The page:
A previous blog described the incessant change that we all experience and three qualities that can better prepare existing HR professionals to be effective in this ever-changing, dynamic environment: resilience, learning agility, and anticipating change, and they need to be incorporated into development programs, internships, practical experiences, and hiring profiles. For college students considering an HR career, there is another type of preparation that they should consider, and it may be somewhat counterintuitive.
With the accelerating cost of higher education (college tuition has risen 1,200 percent since 1978) the prevailing wisdom has been that students focus on technical knowledge and practical job-ready skills as the best preparation for their professional life. Any course of study that failed to teach a marketable skill was simply a waste of time and money. This was the preferred path for doctors, engineers, lawyers, accountants and even HR professionals. There is an increasing amount of functional HR knowledge (e.g., compensation, compliance, and benefits) required today, but also required are data, research, analytical, and consulting skills. Surely, taking as many courses in these in-depth subjects is the best possible preparation. Or is it? Is this the best path today for prospective HR professionals?
HR needs cross-functional buddies and mentors to break out of its own silo.
Consider the following data points.
- The half-life of knowledge in many disciplines is 4 to 6 years, which means that a good percentage of technical information learned is near-obsolete upon graduation.
- 64 percent of the new jobs being generated in the last decade are from small businesses.
- The average tenure for people staying in jobs is 4.4 years.
- The average number of jobs held by Millennials in their careers will be 12 to 15.
We are always changing and adapting to new situations, environments, business needs, and insights, so the best preparation should focus more on this adjustment and continual learning process than specific bodies of knowledge and formal practices—soon to be out of date.
Journalist Fareed Zakaria argues persuasively that the best preparation for today’s world is a liberal arts education—one that blends the humanities, math, and science, and teaches students to write, speak, learn, and think critically. Zakaria believes that a system that fosters love of learning and exploration, while providing a framework for logical and disciplined thinking in a fast-changing world, is the best preparation for both life and work. College administrators have long agreed, despite public opinion that the marketable track is vastly preferable.
Zakaria also states that most value and innovation come from the collision of different disciplines, stating, “Today, value lies in the combination of engineering, arts, and the sciences, as it has for centuries.” In is not about in-depth knowledge in one area or discipline; it is about the connections and frontiers shared by the disciplines. Sally Ride, America’s first woman in space and pioneering leader for girls becoming more involved in science, had a joint degree from Stanford in physics and English. HR professionals today must not only understand the business better than ever before, but also the perspective of all the different groups, departments, and functions. HR needs cross-functional buddies and mentors to break out of its own silo. Where can this interdisciplinary approach be learned and appreciated more than from a liberal arts education?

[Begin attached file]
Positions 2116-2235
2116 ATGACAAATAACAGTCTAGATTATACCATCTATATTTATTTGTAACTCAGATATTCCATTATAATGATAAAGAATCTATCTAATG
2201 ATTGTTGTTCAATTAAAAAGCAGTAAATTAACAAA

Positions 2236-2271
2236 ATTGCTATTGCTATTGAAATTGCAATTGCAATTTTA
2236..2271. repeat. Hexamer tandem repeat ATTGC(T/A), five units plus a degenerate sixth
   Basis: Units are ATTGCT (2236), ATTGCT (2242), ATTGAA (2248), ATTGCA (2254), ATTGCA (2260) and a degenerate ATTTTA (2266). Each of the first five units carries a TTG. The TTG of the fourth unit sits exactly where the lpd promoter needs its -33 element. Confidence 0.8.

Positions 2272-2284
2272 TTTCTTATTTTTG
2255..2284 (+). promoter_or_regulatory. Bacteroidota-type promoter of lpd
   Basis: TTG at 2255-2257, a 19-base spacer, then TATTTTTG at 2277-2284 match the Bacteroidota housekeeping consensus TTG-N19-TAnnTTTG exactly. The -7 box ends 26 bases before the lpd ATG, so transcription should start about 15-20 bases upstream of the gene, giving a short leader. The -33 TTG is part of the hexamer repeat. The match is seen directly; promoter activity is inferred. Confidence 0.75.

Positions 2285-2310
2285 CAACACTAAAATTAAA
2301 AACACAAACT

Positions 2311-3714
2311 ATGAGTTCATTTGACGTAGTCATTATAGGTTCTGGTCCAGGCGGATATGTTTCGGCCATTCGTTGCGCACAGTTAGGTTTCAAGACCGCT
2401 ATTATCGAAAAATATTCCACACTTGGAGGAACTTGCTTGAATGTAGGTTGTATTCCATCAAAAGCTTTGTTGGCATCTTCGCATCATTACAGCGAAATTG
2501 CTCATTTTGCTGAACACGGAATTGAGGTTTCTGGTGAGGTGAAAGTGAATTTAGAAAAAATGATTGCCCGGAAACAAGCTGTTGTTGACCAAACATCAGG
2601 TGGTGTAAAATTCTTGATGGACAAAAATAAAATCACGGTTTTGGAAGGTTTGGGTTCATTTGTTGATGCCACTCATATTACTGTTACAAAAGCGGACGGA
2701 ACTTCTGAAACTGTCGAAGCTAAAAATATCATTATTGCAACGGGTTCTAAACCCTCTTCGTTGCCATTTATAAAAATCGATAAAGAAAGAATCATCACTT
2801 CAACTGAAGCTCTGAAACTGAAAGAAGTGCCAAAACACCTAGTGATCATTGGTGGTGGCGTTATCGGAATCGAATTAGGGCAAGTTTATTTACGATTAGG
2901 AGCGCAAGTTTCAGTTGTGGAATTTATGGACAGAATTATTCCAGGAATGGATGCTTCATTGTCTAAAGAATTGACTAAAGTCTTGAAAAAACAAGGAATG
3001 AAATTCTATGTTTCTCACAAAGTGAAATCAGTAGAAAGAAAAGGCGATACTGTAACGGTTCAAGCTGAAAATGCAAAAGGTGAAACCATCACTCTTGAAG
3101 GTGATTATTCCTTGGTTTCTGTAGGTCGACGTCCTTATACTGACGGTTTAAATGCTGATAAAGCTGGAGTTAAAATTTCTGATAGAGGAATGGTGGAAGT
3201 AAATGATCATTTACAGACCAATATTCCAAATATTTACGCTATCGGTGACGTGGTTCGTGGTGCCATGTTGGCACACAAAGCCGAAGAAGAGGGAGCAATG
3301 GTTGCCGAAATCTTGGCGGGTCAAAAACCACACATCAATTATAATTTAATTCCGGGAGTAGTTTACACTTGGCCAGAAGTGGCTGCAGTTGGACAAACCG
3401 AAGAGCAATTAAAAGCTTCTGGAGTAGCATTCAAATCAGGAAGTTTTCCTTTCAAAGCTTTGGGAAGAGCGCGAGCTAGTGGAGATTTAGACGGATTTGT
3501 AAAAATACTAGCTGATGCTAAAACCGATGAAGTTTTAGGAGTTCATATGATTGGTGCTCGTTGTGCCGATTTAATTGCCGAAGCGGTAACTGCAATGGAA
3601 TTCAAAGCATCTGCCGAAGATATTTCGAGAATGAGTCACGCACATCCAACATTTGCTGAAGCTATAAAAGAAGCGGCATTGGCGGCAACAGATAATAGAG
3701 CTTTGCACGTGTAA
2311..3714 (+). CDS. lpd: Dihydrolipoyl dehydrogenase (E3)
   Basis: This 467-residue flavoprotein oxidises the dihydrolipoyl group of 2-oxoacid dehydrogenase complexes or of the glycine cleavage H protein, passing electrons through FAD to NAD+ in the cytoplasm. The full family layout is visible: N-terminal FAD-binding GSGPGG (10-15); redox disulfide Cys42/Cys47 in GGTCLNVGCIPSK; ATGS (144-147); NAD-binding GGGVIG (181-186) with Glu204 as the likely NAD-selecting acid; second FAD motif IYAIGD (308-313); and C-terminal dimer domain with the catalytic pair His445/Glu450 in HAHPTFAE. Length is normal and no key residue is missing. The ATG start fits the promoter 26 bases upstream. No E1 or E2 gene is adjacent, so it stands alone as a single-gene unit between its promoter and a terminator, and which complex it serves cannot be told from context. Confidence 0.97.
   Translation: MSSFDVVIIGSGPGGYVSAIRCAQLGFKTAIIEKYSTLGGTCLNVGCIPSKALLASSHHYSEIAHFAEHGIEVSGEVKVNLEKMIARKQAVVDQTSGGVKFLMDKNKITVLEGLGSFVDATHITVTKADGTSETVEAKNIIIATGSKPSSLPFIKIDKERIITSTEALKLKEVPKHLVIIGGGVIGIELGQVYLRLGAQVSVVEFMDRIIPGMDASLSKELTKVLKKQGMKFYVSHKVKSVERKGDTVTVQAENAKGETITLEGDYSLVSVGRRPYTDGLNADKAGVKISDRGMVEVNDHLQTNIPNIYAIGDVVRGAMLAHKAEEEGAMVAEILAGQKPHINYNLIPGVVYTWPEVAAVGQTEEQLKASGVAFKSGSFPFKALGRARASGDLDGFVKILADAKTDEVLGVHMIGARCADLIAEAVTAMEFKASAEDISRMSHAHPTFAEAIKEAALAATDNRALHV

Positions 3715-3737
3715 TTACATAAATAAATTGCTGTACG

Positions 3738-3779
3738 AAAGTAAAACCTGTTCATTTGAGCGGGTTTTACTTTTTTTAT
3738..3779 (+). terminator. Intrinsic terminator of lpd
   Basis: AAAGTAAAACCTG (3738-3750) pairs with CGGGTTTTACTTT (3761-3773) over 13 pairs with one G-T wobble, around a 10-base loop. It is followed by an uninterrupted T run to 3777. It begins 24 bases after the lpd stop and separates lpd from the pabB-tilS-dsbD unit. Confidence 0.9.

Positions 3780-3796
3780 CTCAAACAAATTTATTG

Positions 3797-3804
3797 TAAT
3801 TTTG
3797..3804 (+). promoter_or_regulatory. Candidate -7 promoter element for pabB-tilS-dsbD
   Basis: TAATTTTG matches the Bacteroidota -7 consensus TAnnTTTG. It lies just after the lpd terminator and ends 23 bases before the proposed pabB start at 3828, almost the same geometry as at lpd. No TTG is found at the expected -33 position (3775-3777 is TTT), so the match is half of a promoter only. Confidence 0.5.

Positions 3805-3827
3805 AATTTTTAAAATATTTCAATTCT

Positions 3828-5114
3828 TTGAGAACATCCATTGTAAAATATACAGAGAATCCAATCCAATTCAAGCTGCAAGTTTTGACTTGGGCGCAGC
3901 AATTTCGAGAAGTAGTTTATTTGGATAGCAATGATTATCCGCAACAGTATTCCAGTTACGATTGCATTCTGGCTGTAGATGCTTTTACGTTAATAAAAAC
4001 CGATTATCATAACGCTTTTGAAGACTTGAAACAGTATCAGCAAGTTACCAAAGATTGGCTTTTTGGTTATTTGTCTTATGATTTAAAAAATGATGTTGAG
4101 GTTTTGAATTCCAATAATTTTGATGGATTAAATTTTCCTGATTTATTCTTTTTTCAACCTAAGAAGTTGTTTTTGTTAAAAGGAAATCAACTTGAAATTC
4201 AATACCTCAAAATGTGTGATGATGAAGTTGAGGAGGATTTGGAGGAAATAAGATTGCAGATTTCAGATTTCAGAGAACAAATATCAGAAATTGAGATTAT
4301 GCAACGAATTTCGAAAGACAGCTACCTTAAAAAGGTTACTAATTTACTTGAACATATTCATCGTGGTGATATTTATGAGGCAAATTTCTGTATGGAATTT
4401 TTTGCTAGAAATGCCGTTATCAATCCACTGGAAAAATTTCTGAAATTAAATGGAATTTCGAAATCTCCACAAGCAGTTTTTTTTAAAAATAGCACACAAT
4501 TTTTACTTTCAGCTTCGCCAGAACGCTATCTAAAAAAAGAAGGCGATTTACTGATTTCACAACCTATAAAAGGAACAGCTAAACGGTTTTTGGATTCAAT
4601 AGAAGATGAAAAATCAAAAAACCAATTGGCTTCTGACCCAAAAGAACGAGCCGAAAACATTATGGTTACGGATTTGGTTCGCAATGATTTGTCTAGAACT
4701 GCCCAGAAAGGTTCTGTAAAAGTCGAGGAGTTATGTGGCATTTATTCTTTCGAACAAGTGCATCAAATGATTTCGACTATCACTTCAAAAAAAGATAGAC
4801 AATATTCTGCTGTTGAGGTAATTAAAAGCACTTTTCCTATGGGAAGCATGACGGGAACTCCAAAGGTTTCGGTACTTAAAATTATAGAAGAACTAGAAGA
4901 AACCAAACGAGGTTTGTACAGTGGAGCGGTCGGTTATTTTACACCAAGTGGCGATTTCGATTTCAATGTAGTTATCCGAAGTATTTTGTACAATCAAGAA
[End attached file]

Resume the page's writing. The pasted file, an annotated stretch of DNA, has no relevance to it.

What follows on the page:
The most valuable quality that HR professionals can possess today is that of Specific Generalist. While this may not sound appealing, it represents exactly the match of skills needed now. They need to be generalist enough to be able to see the bigger picture, look for connections, be flexible and resilient, always learning, able to anticipate change, and have the social skills to influence colleagues. And they need to be specific enough to learn new skills readily, adapt to different situations, be credible with colleagues, drive the business forward, and implement change. For HR professionals today, trust, value, and credibility come not from what you know but how you respond, adapt, grow and contribute.
There is a difference between getting a job and doing a job. A liberal arts interdisciplinary education provides the right mindset, models, and meta-skills for doing HR work in the future. Unfortunately, most hiring decisions are often based on a tally of qualifications that are simple to count. It is easy to point to specific HR courses and certificates, even if they represent yesterday’s knowledge. Instead, potential HR professionals should seek out cross-functional assignments, internships, non-profit activities and a variety of work that cuts across boundaries. These are the best preparation for a mercurial but exciting future.